School Run: how far will I walk in seven years?

I'm a School Run Rookie: I've recently embarked on the long-term expedition that is the twice daily journey to school and back (approx. 1755 hours and 5616 miles before high school provides the freedom for both my children to walk in alone). I’ve completed my first year and I’m in a love/hate relationship with the ordeal.

Whilst part of me rejoices that I'm no longer stuck in an artificially lit and temperature-controlled office with no experience of daylight in winter and no sense or perspective of the world 'out there’. The other part groans at the endless routine: same journey, same time, same people, stretching off into infinity.

So I focus on the small things: I enjoy the spring sunshine warming my face, the smell of freshly mown grass in summer, the crunchy leaves underfoot as the year turns, and Jack Frost swirls on car windscreens as Christmas approaches.  And when it rains? Well, I enjoy the rain too.  I don a peaked hat and wellies and make the children do the same - you can't push a buggy holding an umbrella.  We don't join the brisk brolly trot of the 'oh my goodness, the world's going to end because it's raining' brigade.  We don't rush; we enjoy the rain on our faces and splash in the puddles and laugh at how wet we get.

As I say, I’m a School Run Rookie and you, School Run Veterans, may smile cynically at the green enthusiasm (in both senses of the word) of this post. But don’t let those years of the same journey, the same time, the same people close your heart; before long you could be back in that office, stuck at that desk like a battery hen.  Enjoy being free range while you have the chance.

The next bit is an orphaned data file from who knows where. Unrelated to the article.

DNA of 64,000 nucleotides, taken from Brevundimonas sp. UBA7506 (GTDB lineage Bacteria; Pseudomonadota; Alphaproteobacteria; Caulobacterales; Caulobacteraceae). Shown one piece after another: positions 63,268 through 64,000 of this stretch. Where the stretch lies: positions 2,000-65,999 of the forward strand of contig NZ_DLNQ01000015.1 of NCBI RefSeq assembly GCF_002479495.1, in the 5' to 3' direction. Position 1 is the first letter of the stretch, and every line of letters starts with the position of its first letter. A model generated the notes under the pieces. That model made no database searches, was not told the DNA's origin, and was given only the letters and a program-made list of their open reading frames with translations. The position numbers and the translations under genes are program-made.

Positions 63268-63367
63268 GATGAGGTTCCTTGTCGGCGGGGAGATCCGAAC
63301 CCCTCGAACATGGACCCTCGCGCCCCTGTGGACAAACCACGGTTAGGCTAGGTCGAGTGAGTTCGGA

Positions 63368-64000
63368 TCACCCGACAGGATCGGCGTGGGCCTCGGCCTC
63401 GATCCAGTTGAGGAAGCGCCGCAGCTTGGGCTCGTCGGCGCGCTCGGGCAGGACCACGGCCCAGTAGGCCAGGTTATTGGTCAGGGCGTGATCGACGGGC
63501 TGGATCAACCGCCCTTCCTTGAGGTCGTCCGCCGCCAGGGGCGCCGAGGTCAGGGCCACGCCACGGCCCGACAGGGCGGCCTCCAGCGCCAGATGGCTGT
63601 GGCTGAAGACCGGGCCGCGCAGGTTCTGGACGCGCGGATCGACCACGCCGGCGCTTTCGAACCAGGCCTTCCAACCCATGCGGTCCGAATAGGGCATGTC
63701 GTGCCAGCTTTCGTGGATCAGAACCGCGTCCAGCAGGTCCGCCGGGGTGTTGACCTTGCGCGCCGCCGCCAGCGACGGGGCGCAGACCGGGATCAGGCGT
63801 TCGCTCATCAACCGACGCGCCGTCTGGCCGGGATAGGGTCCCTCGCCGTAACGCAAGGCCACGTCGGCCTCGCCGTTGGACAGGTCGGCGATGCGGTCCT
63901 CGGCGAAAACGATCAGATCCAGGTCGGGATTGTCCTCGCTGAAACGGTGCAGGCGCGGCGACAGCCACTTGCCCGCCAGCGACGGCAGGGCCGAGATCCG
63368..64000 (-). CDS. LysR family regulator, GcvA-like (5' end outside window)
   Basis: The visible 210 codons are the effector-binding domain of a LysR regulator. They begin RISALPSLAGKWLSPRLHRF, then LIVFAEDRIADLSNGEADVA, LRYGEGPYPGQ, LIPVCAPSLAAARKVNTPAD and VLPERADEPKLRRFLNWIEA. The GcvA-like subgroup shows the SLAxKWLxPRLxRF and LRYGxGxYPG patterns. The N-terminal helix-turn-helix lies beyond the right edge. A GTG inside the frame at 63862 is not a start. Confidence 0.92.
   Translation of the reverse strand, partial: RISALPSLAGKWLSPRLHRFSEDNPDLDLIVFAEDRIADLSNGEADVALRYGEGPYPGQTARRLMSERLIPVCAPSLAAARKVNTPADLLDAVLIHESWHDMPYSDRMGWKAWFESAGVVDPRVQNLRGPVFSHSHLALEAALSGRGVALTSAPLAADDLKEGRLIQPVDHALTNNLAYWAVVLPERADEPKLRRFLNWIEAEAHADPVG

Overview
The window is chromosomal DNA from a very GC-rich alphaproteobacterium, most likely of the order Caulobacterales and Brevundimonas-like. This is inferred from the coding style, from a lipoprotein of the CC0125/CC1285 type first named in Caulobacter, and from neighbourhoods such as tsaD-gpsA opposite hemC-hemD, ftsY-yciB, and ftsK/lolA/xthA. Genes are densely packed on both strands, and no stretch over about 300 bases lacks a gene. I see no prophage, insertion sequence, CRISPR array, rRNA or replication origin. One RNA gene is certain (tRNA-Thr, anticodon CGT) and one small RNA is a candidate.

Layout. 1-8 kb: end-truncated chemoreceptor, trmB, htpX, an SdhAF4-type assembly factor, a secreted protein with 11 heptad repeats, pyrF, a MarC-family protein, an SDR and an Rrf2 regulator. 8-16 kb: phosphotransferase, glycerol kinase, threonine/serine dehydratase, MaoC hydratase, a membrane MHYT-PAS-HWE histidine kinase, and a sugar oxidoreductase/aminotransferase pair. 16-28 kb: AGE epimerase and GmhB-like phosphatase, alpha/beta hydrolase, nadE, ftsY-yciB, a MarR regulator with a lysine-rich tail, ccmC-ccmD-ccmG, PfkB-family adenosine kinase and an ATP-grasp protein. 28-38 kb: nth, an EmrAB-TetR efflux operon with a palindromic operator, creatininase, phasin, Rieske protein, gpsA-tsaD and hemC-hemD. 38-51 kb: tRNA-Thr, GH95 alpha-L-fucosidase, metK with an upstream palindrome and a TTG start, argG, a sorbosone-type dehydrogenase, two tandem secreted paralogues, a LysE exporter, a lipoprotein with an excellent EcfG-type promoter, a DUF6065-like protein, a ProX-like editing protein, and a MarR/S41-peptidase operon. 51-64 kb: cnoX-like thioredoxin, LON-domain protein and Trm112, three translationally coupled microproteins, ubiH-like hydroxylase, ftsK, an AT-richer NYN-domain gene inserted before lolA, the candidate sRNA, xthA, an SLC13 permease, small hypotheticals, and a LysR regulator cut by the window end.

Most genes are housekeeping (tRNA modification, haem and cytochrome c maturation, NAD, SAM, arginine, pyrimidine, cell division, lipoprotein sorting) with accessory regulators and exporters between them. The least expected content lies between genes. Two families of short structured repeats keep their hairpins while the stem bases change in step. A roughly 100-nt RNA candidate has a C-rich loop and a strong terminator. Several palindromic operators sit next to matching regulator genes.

I've made the decision to walk the children into school, rain or shine, whilst I have the freedom to do so - in truth, it takes about the same amount of time to strap the children into their seats, load the buggy into the boot, drive five minutes up the road, search for a parking space, unstrap the children, unload the buggy and strap child number two into it.  I want to live a different way; and I want to show my children there are options: we don't have to take the car; we can walk to school; we live nearby; we're healthy. There's no need to use fossil fuels; we've eaten breakfast and we can use that 'food fuel' to propel our bodies up to school. Many don't have that privilege. We're the fortunate few. So we'll continue to walk to school, in all weathers, and be whole-heartedly grateful for the privilege and ability to do so.

Emma is a columnist and feature writer for Liberti Magazine.

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